Epidemiology and outcomes of electric burn injury: a study of 768 patients in a high volume tertiary care centre of North India

Sunil Srivastava, Hiranmayi Kumari, Abhimanyu Singh, Rohit Kumar Rai


Background: Electrical burn injuries (EBI) comprise a small proportion of the total burn admissions but they inflict significant morbidity. The objective of this study was to analyse recent epidemiologic data and identify prevention measures.

Methods: A retrospective study was conducted by reviewing the medical records of all burn admissions from April 2016 to March 2018 and data was analysed for demographic characteristics and outcomes and patterns of electric burn injury.

Results: A total of 3136 admissions were made. Male to female ratio was 1.5:1.0.  Rural: urban ratio was 2:1. Mode of injury was accidental (79%), suicidal (12%) and homicidal (9%). Flame burn (64.47%) topped the list of etiologic factors. Electric burn represented 24.49% which was quite significant when compared to other parts of the world. 1042 patients expired (33.22%). Out of the total electric burn admissions, 768 (24.49%) patients were of electric injury. 207 (27.01%) patients sustained low voltage (<1000 kv) injuries while 561 (73.04%) patients had high voltage (>1000 kv) injury. Most of the injuries were work related. There was a rise in serum creatine phosphokinases, myoglobinuria, renal failure, abnormal cardiac events and other concomitant injuries in the high voltage group. Reconstructive surgeries performed in both high and low voltage group was high. A total of 71 (9.24%) fasciotomy and 123 (16.01%) amputations were done. The mortality rate was 10.5%.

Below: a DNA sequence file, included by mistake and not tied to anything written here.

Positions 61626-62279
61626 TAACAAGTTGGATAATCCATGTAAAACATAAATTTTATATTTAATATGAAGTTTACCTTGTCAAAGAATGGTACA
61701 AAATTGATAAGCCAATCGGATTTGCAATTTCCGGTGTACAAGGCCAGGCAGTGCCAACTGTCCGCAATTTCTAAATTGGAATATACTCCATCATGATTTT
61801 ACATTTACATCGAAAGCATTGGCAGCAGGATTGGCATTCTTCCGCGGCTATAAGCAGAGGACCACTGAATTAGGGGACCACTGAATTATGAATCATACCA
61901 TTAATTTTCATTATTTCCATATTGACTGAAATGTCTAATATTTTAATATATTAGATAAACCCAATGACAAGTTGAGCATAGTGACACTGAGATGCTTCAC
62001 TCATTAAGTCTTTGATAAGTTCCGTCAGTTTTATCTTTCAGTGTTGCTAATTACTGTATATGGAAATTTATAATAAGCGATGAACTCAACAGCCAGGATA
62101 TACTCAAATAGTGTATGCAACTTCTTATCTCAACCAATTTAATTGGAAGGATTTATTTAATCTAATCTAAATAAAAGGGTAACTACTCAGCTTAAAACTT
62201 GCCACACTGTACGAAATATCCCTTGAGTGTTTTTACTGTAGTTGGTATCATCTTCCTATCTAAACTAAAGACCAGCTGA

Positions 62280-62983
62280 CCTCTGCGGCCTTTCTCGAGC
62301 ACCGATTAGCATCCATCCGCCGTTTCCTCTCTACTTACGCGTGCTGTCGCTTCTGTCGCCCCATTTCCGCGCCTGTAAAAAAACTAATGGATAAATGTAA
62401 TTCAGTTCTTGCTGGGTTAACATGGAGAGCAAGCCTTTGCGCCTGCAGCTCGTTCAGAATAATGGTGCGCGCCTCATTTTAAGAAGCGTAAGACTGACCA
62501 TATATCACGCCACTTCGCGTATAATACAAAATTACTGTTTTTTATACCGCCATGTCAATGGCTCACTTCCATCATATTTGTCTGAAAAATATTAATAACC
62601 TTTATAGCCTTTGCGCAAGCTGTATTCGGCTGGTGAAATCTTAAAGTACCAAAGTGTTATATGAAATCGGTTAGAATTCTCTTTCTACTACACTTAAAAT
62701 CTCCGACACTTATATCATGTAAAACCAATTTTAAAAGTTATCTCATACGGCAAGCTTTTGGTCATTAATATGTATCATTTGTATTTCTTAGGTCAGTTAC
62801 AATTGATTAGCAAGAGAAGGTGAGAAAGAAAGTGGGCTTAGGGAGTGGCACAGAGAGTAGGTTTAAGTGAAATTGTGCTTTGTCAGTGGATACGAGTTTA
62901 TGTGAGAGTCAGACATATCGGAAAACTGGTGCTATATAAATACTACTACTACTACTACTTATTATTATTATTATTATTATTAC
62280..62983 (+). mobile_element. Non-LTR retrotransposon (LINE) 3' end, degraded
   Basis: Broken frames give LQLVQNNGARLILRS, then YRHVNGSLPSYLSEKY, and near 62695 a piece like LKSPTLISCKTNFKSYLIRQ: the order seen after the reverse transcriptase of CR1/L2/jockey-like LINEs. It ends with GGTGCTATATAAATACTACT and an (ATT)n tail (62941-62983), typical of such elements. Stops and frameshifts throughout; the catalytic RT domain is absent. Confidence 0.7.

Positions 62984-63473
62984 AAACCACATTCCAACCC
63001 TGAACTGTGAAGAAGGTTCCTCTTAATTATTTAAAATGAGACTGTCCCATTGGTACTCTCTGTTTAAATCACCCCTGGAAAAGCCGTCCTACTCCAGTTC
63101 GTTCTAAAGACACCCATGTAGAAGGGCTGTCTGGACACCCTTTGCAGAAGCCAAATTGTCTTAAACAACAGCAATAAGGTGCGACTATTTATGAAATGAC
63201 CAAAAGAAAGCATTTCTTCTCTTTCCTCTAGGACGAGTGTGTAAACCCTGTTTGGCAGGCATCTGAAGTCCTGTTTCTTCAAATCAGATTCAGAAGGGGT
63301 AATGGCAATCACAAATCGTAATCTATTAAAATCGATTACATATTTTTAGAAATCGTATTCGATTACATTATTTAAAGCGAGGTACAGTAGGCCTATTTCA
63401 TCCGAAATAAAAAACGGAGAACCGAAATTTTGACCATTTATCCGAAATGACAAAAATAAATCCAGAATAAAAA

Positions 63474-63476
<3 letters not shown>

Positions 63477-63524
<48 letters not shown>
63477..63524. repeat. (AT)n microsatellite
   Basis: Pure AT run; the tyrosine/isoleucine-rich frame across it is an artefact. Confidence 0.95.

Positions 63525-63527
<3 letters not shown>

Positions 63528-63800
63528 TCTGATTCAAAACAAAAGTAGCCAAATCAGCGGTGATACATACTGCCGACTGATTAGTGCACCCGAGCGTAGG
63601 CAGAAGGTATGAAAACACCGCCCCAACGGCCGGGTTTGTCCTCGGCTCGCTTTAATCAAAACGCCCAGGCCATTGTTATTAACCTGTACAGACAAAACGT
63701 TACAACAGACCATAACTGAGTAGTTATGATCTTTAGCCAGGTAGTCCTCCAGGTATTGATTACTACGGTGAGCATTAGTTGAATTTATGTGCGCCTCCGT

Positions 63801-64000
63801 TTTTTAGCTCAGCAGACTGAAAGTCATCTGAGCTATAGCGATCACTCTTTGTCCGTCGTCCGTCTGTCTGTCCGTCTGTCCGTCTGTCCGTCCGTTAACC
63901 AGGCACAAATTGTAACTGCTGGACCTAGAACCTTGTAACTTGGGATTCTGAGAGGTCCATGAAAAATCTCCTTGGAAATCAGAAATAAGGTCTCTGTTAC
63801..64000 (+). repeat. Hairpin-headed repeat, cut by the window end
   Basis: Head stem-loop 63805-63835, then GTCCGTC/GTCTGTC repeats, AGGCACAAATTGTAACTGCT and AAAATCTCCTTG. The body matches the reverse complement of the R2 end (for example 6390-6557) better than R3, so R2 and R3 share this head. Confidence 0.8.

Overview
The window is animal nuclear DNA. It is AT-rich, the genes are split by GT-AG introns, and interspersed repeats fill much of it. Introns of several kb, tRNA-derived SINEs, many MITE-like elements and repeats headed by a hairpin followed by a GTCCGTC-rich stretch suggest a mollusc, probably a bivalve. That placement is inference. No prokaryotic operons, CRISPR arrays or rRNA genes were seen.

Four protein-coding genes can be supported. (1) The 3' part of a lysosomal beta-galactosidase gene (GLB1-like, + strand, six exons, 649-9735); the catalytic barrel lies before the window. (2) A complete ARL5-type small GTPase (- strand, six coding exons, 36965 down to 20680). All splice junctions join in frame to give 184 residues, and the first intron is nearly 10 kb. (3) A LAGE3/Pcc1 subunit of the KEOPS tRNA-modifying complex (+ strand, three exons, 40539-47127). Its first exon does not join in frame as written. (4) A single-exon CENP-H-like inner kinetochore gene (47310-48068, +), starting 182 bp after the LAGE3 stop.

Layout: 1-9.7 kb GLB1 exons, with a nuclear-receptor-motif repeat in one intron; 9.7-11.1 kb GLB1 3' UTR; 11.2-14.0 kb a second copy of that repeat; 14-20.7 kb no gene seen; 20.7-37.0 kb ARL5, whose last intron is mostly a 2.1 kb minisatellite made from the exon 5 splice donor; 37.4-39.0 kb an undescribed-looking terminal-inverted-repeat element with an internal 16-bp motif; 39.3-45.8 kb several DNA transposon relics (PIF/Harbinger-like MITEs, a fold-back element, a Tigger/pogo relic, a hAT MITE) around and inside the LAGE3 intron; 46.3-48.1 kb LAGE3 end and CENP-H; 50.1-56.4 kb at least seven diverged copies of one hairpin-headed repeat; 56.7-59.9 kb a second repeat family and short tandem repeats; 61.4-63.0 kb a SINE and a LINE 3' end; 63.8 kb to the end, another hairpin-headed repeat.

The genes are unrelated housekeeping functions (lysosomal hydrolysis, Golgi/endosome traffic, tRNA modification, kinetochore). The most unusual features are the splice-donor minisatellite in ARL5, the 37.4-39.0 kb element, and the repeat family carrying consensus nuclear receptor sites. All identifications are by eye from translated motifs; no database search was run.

Conclusions: EBI has a devastating influence on burn survivors. We advocate a low threshold for managing associated injuries, educating safety principles and improving infrastructure by the state to curb this preventable danger.


Electric burn, Epidemiology, Morbidity, Mortality, Prevention

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